Welcome once again to the weekly Nerdarchy Newsletter. This week we discuss puzzles in D&D. You can get the Nerdarchy Newsletter delivered to your inbox each week, along with updates and info on how to game with Nerdarchy, by signing up here. In case you missed it the Pledge Manager is open and you can claim your Kickstarter rewards if you backed Out of the Box: Encounters for 5th Edition. Or you can pledge late if you missed it the first time around. Get the info here.
Delving Dave’s Dungeon
Here are two puzzles I came up with a while ago for a couple of my D&D games.
Dancing Angels in the Dark
A room is full of magical darkness with a pool of water in the center of the room. There is an angel statue in each corner of the room. The angels each have one hand raised up towards the sky, palm up and hand open. Each one has a sword pointed towards the pool. If the pool is disturbed the four angels rush forward stabbing the offender.
Solving the puzzle. Placing a flame in each upraised hand lights it like a torch. Once all four are lit the darkness is banished and the angels are deactivated.
Reward. Drinking from the pool after the angels have their hands lit grants the benefits of a long rest
Mechanics. Base the attack bonus and damage off of the level of the party. The damage by level table from the fifth edition D&D Dungeon Master’s Guide is a good starting point for a guide.
Pagoda of the Five Elements
There is a pagoda. It has five tiers and each represents a different element — Air, Wood, Fire, Water and Earth. Each tier has a little bowl on it. The correct element needs to be placed in the correct bowl in the correct order. When the wrong order is used or the incorrect element placed in the wrong bowl it would summon a creature of that elemental type.
I placed the pagoda in the adventure earlier. If they didn’t remember, I allowed an Intelligence check to remember the elements and the order. This one was part of a trial and tied to a particular culture. It could be easily reflavored for something else. The elementals summoned can be adjusted to whatever level that is appropriate to your adventuring party.
From Ted’s Head
Creating puzzles can be difficult but it all depends on how you are defining what a puzzle is. If you look at the definition it says a game, toy or problem designed to test ingenuity or knowledge. Going in that direction, I feel puzzles are used more often than most Dungeon Masters think. So doing a skill challenge or combat that cannot be solved by just reducing enemy hit points to zero falls under this category.
But for those who wish to argue or are looking for the classic idea of a puzzle I am going to do several things. First, allow me to give some advice. Despite what you have prepared or found for an established puzzle if your players have come up with a clever “solution” to your puzzle allow it to work or even work partially allowing them to move forward. Alternate solutions are an important concept for DMs to accept as it helps with your ability to adapt on the fly, but it has to make sense given all the information, including what the characters do not know.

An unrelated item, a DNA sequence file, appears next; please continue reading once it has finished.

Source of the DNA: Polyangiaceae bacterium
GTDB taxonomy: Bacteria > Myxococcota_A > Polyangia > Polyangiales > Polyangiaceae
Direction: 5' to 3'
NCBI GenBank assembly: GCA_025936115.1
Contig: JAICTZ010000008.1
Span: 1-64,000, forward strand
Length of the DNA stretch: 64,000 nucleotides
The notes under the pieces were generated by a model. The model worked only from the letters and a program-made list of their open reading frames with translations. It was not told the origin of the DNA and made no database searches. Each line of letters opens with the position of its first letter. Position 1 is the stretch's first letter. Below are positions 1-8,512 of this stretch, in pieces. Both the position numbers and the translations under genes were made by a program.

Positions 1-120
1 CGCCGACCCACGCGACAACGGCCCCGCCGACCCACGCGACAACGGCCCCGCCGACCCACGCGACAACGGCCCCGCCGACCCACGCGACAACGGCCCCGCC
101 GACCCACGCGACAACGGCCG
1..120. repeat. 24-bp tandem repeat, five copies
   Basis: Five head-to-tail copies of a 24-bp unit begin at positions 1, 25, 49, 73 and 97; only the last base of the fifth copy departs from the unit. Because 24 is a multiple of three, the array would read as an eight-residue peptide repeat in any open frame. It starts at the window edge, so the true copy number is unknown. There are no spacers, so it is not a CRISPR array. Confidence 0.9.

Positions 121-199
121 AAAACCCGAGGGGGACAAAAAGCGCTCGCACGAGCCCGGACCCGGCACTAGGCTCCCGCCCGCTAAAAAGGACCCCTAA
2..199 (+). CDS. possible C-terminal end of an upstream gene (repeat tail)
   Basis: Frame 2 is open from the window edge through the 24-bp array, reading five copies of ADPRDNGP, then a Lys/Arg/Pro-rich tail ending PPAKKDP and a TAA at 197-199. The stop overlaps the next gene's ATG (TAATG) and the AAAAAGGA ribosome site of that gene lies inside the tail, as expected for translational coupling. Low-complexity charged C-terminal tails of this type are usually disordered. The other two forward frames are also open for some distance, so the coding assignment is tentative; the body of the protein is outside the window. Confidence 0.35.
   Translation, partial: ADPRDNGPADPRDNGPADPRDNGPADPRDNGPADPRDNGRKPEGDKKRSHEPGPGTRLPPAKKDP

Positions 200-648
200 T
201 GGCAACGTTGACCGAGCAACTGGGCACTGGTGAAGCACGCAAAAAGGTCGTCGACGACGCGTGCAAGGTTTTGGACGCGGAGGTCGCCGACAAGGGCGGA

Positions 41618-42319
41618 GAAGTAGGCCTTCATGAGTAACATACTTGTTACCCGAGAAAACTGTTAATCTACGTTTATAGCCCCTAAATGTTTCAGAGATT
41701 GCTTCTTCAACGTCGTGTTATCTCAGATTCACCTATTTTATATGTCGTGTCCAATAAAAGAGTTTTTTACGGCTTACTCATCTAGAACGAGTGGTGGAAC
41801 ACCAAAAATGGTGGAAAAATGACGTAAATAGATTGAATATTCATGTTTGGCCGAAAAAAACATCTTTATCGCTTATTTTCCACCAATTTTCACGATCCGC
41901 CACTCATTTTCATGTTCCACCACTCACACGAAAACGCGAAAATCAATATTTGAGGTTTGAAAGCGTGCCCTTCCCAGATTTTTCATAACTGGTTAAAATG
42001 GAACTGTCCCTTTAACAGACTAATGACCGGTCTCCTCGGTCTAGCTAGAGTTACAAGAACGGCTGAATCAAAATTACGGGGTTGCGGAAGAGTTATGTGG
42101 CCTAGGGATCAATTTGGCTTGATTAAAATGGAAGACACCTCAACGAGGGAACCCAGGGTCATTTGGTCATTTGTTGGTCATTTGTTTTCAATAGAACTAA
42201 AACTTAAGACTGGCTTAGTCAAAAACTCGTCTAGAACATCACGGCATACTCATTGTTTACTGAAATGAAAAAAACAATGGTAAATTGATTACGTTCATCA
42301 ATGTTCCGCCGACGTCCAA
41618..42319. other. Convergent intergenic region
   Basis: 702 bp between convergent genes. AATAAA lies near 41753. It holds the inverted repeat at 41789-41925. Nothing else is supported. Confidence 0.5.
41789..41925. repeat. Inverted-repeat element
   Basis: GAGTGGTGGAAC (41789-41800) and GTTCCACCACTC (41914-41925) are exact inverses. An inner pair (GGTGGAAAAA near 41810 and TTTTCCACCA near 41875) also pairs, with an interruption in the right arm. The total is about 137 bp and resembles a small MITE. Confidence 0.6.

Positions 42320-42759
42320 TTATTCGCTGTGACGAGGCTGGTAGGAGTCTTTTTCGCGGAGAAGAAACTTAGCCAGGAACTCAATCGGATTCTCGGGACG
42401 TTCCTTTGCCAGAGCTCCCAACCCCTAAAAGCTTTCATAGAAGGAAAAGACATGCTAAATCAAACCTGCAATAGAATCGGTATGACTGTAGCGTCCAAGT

If you are looking for resources to add some puzzles to your game I found two quick and useful resources:
But this might not be new to you so I will go one step farther. I created a fun, though simple puzzle for my game this past weekend. Below are my notes on the puzzle:
This room is 45 feet deep and 55 feet wide. Inside are pedestals, 10 in total. The floor is heavily scratched showing the stone pedestals have been moved many times in many directions. Atop each pedestal is the head or bust of a different dragon. There are ten common types of dragons represented here. The pedestals are arranged with four along the wall with the door you entered and four along the opposite wall. One each are to the left and right. All statutes face into the room. They will be placed in a random pattern and when someone steps into the middle of the room the door shuts and locks behind the characters.
The statues need to be moved so face their opposite in element. The doors will open when all the statues are across from their opposite. It does not matter the exact positioning but if a statue is moved into place and it is not facing its partner it will issue a blast of its element causing 2d6 damage of the appropriate type. Whoever is within range of a 15 cone can make a DC 15 Constitution or Dexterity save to take half damage. Constitution is for cold, sleep and poison. Dexterity is for fire, lightning or acid. The matching sides are as follows:
- Red must be across from Gold — Both do fire damage
- White must be across from Silver — Both do cold damage